This project's goal is to elucidate the mechanisms responsible for the decline in skeletal muscle performance with aging. We propose that JP-45 regulates SR Ca2+ release elicited by DHPR-RyR1 coupling and that the JP-45/DHPR11 complex is crucial to the age-dependent decrease in muscle specific force. Hypotheses:
The specific aims will test the hypotheses that JP-45 plays a role in DHPR11 subunit expression and that it's age-dependent down regulation leads to decreased DHPR11 expression, contributing to the decline in SR Ca2+ release and specific force in skeletal muscle fibers from senescent mice.
Aim 1. To establish that JP-45 KO leads to decreased DHPR11 subunit expression by increasing its rate of degradation in skeletal muscle from adult mice. We have previously demonstrated that JP-45 KO leads to decreased DHPR11 subunit expression, charge movement, SR Ca2+ release, and muscle fiber contraction force. However, the mechanism is unknown. Here, we propose that JP-45 down regulation or ablation results in increased 11 subunit degradation meditated by an ubiquitin-proteasome proteolytic pathway.
Aim 2. To determine that age-dependent down regulation of JP-45 expression contributes to excitation- contraction uncoupling (ECU) in senescent mice. These experiments will test the hypothesis that JP45 is downregulates with senescence, leading to decreased DHPR11 expression and ECU. We created a JP-45- viral construct targeted exclusively to skeletal muscle, which can either prevent or restore age-dependent down regulation of JP-45 and, hence, DHPR11 down regulation, rescuing the aging ECC phenotype.
Aim 3. To demonstrate that age-dependent decrease in JP-45 expression contributes to reduced single intact muscle fiber specific force without affecting contractile myofilament sensitivity to Ca2+. In the same single fiber, first intact and then skinned, we will test voltage-dependent and independent properties, respectively, to answer the following questions: (1) Can JP-45 rescue age-dependent loss in contraction specific force? (2) Can it rescue decreases in peak intracellular Ca2+ mobilization with aging? (3) Is the decrease in fiber specific force a consequence of changes in contractile myofilament sensitivity to Ca2+? Aim 4. To demonstrate that JP-45 gene transcription declines with aging, that insulin-like growth factor-1 (IGF-1) regulates JP-45 gene transcription and that IGF-1-induced prevention or restoration of the decline in DHPR 11 subunit expression in aging skeletal muscle requires JP-45. We propose that: (1) JP-45 gene transcription decreases with aging, (2) IGF-1 regulates JP-45 gene transcription, and (3) IGF-1- induced 11 subunit upregulation is precluded by age-dependent JP-45 down regulation and JP-45 KO, supporting the theory that JP-45 protects 11 subunits from poly-ubiquitination and proteasome degradation. We will test this concept using S1S2, a transgenic mouse model that over-expresses IGF-1 in skeletal muscle, crossbred with JP-45KO mice or an IGF-1bidir viral vector.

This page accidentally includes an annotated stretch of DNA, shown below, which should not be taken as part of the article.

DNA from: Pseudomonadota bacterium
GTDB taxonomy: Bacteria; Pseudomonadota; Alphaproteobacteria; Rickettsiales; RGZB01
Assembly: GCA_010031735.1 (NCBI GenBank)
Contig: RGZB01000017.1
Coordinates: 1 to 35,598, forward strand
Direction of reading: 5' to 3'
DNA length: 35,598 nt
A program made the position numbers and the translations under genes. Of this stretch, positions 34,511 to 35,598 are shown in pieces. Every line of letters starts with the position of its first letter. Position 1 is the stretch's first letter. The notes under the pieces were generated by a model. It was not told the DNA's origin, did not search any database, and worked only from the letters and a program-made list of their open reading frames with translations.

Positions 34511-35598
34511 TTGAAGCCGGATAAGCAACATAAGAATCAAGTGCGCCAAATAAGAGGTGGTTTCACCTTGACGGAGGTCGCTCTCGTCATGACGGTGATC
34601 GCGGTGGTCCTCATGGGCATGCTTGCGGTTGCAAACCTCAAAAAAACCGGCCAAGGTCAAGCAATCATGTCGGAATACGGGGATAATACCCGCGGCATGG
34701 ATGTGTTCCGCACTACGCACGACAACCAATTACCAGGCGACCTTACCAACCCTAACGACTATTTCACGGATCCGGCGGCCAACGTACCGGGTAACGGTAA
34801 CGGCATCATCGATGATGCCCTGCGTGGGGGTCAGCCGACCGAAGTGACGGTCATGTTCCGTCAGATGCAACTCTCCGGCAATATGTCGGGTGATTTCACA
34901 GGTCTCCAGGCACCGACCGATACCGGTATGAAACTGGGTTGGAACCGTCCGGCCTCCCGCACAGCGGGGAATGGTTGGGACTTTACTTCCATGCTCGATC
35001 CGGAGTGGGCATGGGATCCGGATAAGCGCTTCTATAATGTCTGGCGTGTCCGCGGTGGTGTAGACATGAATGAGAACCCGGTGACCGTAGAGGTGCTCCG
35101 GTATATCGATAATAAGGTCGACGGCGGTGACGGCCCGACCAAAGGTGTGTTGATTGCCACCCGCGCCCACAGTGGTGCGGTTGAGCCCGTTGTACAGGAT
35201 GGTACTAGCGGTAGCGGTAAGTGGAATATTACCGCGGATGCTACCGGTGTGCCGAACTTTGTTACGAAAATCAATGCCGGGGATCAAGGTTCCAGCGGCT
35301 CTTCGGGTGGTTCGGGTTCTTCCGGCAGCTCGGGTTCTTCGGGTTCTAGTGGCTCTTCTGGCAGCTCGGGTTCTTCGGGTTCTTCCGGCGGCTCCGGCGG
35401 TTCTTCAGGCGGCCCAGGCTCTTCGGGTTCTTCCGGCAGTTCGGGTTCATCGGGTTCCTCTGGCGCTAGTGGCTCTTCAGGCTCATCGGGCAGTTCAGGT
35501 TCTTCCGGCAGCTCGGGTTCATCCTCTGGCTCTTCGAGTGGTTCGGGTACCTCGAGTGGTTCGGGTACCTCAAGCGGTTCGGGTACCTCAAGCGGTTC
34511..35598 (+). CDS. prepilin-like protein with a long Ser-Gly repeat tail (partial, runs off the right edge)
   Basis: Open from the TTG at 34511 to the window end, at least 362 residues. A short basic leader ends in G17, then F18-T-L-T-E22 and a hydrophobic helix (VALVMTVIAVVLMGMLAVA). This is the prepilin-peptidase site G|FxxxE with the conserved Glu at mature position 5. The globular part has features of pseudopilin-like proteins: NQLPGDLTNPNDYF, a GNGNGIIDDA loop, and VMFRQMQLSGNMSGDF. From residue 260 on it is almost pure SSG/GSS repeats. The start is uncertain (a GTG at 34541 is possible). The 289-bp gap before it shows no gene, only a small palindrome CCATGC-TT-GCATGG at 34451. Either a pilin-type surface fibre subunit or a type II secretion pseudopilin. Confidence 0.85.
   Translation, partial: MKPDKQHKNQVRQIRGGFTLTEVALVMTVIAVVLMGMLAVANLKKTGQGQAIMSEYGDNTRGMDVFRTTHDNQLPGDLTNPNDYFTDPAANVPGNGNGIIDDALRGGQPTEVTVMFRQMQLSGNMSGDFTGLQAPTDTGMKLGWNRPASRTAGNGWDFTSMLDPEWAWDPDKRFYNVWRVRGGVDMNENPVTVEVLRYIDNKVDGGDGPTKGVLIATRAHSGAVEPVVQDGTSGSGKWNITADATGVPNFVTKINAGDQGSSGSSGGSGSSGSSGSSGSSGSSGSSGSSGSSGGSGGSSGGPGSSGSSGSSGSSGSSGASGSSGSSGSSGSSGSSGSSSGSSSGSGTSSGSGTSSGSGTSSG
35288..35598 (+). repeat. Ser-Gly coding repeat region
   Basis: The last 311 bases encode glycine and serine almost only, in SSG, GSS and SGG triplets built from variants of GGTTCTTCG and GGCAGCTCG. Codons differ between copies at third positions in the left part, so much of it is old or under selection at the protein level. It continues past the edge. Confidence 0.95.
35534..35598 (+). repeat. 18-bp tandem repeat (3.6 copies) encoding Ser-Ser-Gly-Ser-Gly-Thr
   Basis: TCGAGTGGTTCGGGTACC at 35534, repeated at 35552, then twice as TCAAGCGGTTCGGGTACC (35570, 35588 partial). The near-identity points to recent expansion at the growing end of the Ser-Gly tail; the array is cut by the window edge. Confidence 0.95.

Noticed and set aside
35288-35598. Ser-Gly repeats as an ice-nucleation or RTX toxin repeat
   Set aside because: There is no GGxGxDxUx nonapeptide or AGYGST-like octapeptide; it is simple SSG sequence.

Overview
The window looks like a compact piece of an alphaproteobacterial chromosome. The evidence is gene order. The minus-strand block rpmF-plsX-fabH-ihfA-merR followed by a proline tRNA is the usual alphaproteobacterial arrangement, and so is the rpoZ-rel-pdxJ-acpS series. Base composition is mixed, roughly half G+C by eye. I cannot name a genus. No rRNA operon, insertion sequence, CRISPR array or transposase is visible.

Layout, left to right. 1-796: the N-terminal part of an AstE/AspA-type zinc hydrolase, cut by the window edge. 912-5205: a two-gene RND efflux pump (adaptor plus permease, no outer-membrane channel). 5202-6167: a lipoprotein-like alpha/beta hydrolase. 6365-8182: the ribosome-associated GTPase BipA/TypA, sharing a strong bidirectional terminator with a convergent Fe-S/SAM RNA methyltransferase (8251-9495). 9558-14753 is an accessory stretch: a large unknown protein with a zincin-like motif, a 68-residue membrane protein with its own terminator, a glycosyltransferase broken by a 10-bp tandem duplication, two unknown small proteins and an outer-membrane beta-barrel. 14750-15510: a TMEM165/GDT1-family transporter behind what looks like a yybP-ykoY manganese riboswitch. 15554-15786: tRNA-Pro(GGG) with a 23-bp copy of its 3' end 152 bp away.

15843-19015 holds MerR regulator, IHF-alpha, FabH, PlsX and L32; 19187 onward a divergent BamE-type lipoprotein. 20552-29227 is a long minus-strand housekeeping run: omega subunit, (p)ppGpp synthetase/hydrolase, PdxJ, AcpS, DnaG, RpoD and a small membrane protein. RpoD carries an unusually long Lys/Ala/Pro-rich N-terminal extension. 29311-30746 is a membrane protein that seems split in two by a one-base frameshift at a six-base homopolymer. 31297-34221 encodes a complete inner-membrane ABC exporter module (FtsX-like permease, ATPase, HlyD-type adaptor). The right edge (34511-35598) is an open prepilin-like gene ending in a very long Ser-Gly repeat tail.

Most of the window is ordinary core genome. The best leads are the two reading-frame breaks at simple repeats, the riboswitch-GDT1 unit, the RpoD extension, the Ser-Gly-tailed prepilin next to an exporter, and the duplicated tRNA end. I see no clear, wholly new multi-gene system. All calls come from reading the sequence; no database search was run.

Public Health Relevance

The growth of the aging population is a world-wide phenomenon. A better understanding of the decline in skeletal muscle molecular structure and function will allow more rationale interventions aimed at improving physical performance and independence in the elderly.

Agency
National Institute of Health (NIH)
Institute
National Institute on Aging (NIA)
Type
Research Project (R01)
Project #
5R01AG015820-14
Application #
8223261
Study Section
Skeletal Muscle and Exercise Physiology Study Section (SMEP)
Program Officer
Williams, John
Project Start
1998-07-01
Project End
2014-02-28
Budget Start
2012-03-01
Budget End
2013-02-28
Support Year
14
Fiscal Year
2012
Total Cost
$286,840
Indirect Cost
$91,764
Name
Wake Forest University Health Sciences
Department
Internal Medicine/Medicine
Type
Schools of Medicine
DUNS #
937727907
City
Winston-Salem
State
NC
Country
United States
Zip Code
27157
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